CNN and BBC have both covered something called ‘Attack of the Zombie Photos’ – an experiment out of the University of Cambridge that tested to see how long a photo that was deleted by a website would really be deleted.
I found the experiment to be incredibly flawed and misleading.
The researches tested not the networks themselves, but internet cache copies. So a network could very well have deleted the image from their servers, but that change(deletion) had not propagated to their Content Delivery Network (CDN) in time — ie: the photo was primarily deleted from their servers, but a distribution copy on another (possibly 3rd party) server had yet to be deleted or timed out.
While the researchers did indicate that they were testing the CDN in a graph, their text barely made mention of it, their analysis none, and they routinely called the CDNs “photo servers” — as if they were the primary record. It seems as if the report was more about FUD ( fear , uncertainty , doubt ) than examining real issues.
You can view the report here : [Attack of the Zombie Photos](http://www.lightbluetouchpaper.org/2009/05/20/attack-of-the-zombie-photos)
My comment is below
> I think this experiment is great in theory, but flawed in practice and conclusions.
You are not testing to see if an image is deleted from the Social Network, but from their CDN. That is a HUGE difference. These social networks may very well delete them from their own servers immediately, but they are not exposed to the general internet because a (often third party) cache is employed to proxy images from their servers to the greater internet. Some of these caches do not have delete functionality through an API, the content – whatever it is – just times out after x hours of not being accessed. It also is often ‘populated’ into the cache by just mapping the cache address onto the main site. Example: http://cdn.img.network.com/a may be showing content for several hours that was deleted from http://img.network.com/a
>Perhaps you know this already – but in that case you are presenting these findings in a way that serves your point more than the truth of the architecture.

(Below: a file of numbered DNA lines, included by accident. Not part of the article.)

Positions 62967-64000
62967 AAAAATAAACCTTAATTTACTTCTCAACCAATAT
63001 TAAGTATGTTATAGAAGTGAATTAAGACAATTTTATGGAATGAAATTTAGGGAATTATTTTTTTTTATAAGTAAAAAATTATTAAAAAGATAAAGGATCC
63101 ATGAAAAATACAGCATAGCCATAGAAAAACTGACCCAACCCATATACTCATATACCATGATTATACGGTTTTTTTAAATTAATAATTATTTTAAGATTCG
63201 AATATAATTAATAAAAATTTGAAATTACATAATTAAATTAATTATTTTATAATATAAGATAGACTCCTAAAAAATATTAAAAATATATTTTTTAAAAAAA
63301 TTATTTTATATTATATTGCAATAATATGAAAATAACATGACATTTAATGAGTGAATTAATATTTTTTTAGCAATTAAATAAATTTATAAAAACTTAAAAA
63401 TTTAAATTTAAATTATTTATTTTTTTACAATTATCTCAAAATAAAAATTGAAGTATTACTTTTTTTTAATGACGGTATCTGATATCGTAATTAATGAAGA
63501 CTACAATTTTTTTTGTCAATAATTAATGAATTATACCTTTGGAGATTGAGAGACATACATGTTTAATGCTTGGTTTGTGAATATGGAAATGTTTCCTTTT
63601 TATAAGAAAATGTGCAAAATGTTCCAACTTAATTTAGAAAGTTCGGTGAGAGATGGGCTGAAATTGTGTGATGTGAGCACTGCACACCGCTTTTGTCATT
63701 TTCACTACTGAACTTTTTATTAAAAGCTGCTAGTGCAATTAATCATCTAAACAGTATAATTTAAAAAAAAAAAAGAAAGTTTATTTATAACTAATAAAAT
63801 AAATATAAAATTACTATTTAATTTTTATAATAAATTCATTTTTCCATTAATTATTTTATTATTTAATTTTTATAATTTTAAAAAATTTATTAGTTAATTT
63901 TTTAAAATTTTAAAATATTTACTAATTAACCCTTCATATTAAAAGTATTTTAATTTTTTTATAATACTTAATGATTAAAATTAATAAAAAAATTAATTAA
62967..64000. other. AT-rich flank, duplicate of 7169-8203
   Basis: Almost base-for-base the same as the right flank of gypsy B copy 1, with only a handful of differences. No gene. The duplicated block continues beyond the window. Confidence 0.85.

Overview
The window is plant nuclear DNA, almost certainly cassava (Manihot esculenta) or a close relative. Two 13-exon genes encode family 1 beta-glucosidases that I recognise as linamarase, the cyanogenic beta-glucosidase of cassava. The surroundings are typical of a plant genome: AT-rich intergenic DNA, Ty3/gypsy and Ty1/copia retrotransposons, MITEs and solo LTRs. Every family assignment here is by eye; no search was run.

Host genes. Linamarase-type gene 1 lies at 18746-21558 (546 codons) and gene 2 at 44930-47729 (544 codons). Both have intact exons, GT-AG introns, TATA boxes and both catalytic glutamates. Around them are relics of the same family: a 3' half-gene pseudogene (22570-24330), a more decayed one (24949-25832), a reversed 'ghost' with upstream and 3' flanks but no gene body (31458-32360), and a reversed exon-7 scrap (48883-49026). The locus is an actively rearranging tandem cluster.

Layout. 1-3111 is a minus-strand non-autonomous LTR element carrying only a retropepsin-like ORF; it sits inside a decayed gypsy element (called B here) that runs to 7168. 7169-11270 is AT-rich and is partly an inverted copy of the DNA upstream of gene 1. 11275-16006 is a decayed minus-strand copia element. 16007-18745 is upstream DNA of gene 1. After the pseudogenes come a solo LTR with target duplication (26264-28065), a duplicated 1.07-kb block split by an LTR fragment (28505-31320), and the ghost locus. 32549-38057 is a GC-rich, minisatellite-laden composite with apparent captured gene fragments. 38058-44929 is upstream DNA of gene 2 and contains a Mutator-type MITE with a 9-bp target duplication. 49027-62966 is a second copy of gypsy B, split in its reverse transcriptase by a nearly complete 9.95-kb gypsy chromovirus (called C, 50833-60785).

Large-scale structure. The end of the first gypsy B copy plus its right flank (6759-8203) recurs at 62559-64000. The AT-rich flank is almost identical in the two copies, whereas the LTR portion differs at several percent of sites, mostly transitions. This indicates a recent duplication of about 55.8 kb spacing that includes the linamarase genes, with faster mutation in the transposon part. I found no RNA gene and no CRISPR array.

>In terms of your inference of the EU and UK acts, I wouldn’t reach the same conclusions that you have. Firstly, one would have to decide that an unmarked photo, living at an odd cache address with no links in from a network identifying it or its content, would be deemed “personally-identifiable data” — I would tend to disagree. Secondly, while the purpose of it may be to “share it”, it would really be “share it online” – and dealing with cache servers and the inherent architecture of the internet , I think the amount of time for changes to propagate after a request for deletion would easily satisfy that requirement. I also wonder if the provision to access ‘user data’ means that it is done in real time or in general. I’m pretty sure all these sites store metrics about me that i can’t see.
>Again, I will also reiterate that we are talking about ‘cached’ data here — and that the primary records have been deleted of the requested data. At what point do you feel that privacy acts and litigation should force the use to access / view *every* bit of data stored :
– primary record
– server caches
– data center/isp caches
– network ( university , business , building , etc ) caches
– computer / browser caches
> Your arguments open up a ‘can of worms’ with the concepts of network optimization. I wouldn’t be surprised if your university operates a server on its internet gateway that caches often requested images — would they too be complicit in this scheme for failing to delete them immediately ? How would they even know to do so ? How could the network operator identify and notify every step in the chain that has ever cached an instance of the image ?